The Flower Mound Planning & Zoning Commission voted unanimously Monday night to recommend denial of the proposed warehouse park next to Canyon Falls.
Hundreds of residents attended the meeting and many spoke against the proposed Cross Timbers Business Park because of its proximity to Argyle High School and the Canyon Falls subdivision. The proposed development will go to the Flower Mound Town Council for consideration on April 18.
Usually, when P&Z recommends denial of a project, it would then require a supermajority of Town Council — four out of five — to approve the project. But that’s not the case with the Cross Timbers Business Park, according to Melissa Demmitt, Flower Mound’s communications director.
“The supermajority requirement occurs when you’re rezoning property from one permanent zoning to another permanent zoning,” Demmitt said.
The land at hand, however, has never been zoned, so it will only need a simple majority of council to approve it.
Crow Holdings’ site plan proposal for the Cross Timbers Business Park, a 10-building warehouse park on 263 acres in the northwest corner of FM 1171 and Hwy 377, has drawn a lot of opposition from area residents. The proposed buildings would total nearly 3.3 million square feet with some buildings as tall as 60 feet, on land directly adjacent to the Canyon Falls subdivision and Argyle High School. Crow is asking for the town to zone the land for Planned Development District with Campus Industrial and Industrial District uses, as well as some building exceptions.
The land has been classified Interim Holding, a temporary designation given to land after it is annexed, since the town annexed it in 1999. The land must be zoned by Town Council for it to be developed for any purposes other than Agricultural uses. The town’s Master Plan designated commercial and industrial uses for the land in 2001. The Master Plan was amended in 2008 to allow for the development of the Canyon Falls and Trailwood subdivisions in 2008 and 2015, respectively, but the land at hand has been left alone in the Master Plan for over 20 years.
Crow has said the completed and leased project would generate about $2 million a year in tax revenue for the town of Flower Mound and $7 million for Argyle ISD.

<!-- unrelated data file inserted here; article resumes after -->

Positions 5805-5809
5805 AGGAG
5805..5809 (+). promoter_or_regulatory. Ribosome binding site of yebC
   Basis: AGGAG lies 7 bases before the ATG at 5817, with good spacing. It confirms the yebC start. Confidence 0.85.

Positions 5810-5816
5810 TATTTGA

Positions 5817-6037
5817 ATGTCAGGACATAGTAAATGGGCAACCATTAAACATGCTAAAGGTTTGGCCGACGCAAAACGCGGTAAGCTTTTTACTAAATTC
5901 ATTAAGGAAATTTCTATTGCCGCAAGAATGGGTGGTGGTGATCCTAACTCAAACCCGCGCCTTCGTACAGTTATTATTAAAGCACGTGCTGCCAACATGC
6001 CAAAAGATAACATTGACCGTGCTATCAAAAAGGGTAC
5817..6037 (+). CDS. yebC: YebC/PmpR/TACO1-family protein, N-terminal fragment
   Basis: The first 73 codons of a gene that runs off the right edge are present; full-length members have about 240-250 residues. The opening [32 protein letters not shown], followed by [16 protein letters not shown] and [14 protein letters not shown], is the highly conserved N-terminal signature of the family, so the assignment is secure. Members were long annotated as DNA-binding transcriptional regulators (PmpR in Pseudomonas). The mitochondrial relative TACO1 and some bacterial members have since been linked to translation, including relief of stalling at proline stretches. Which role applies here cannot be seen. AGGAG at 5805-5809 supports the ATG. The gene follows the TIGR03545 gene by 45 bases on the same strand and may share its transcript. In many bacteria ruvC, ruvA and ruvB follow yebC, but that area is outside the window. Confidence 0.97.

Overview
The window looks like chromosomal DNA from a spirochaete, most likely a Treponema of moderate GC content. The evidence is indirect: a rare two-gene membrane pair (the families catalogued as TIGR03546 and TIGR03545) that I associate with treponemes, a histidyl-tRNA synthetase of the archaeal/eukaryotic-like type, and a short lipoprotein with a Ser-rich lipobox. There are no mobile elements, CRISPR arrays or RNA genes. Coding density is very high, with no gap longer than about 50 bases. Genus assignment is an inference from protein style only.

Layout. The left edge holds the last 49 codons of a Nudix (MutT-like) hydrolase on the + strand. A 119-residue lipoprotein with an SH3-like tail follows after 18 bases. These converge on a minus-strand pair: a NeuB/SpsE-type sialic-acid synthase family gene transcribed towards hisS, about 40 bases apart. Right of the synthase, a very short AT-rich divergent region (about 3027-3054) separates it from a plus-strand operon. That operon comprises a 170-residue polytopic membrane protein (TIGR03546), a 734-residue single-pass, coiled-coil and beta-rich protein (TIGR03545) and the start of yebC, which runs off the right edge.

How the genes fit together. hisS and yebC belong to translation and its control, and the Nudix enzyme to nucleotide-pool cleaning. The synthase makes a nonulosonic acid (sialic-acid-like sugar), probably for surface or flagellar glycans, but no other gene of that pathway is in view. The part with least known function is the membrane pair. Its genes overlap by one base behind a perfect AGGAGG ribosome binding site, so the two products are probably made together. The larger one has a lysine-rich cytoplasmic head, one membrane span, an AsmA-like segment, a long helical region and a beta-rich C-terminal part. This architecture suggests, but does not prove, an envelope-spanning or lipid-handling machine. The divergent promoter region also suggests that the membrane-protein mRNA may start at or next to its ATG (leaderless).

Supporters of the development point to the potential tax revenue and the fact that the proposal is aligned with the town’s Master Plan. Opponents say the area has changed a lot since 2001, and the Master Plan needs to be updated to facilitate development more appropriate for the area.
Crow introduced residents to its plans for the land in September 2021 with some presentations in Canyon Falls. At those meetings, some residents were baffled that Crow thought this was the right location for a warehouse park that would have a lot of tractor-trailer traffic. Many expressed that they are not opposed to the land being developed, but this would be one of the worst ways to do so. Seemingly all were in agreement that they don’t want a huge warehouse park in their backyards, and they immediately began calling and emailing Flower Mound Town Council members to express their opposition. More than 1,400 people have joined a Facebook group called NoMo FloMo WAREHOUSES. Many residents have spoken during public comment sections of recent P&Z and council meetings — before the development had even come to them for consideration.
Last week, the Argyle ISD Board of Trustees approved a resolution of opposition to the proposed development because of “increased 18-wheeler traffic, air and noise pollution, safety concerns on roads leading to school campuses, overcrowding conditions of the area, long-term health of families and students, and concerns regarding the negative impact on property value that may be consequences of the construction of this warehouse park.”
Hundreds of opponents of the proposed development attended Monday night’s P&Z meeting, most of them wearing white T-shirts with their “No Warehouses” message. Town staff gave a presentation and answered questions for about 30 minutes before Crow Holdings representatives began their presentation and fielded questions, which lasted about an hour. The public comment period lasted about an hour-and-a-half, and the overwhelming majority of comments were against the development.
At one point late in the meeting, Will Mundinger, founding partner and senior managing director of Crow Holdings Industrial, said that Crow and the potential tenants intend to be “good neighbors,” drawing a sarcastic laugh from the crowd.
P&Z commissioners unanimously recommended denial of the item. This one item lasted over 3.5 hours, ending after 10 p.m.
Another large crowd is expected to attend the Town Council meeting on April 18 to speak out against the development before council members considering approving or denying the proposed warehouse park.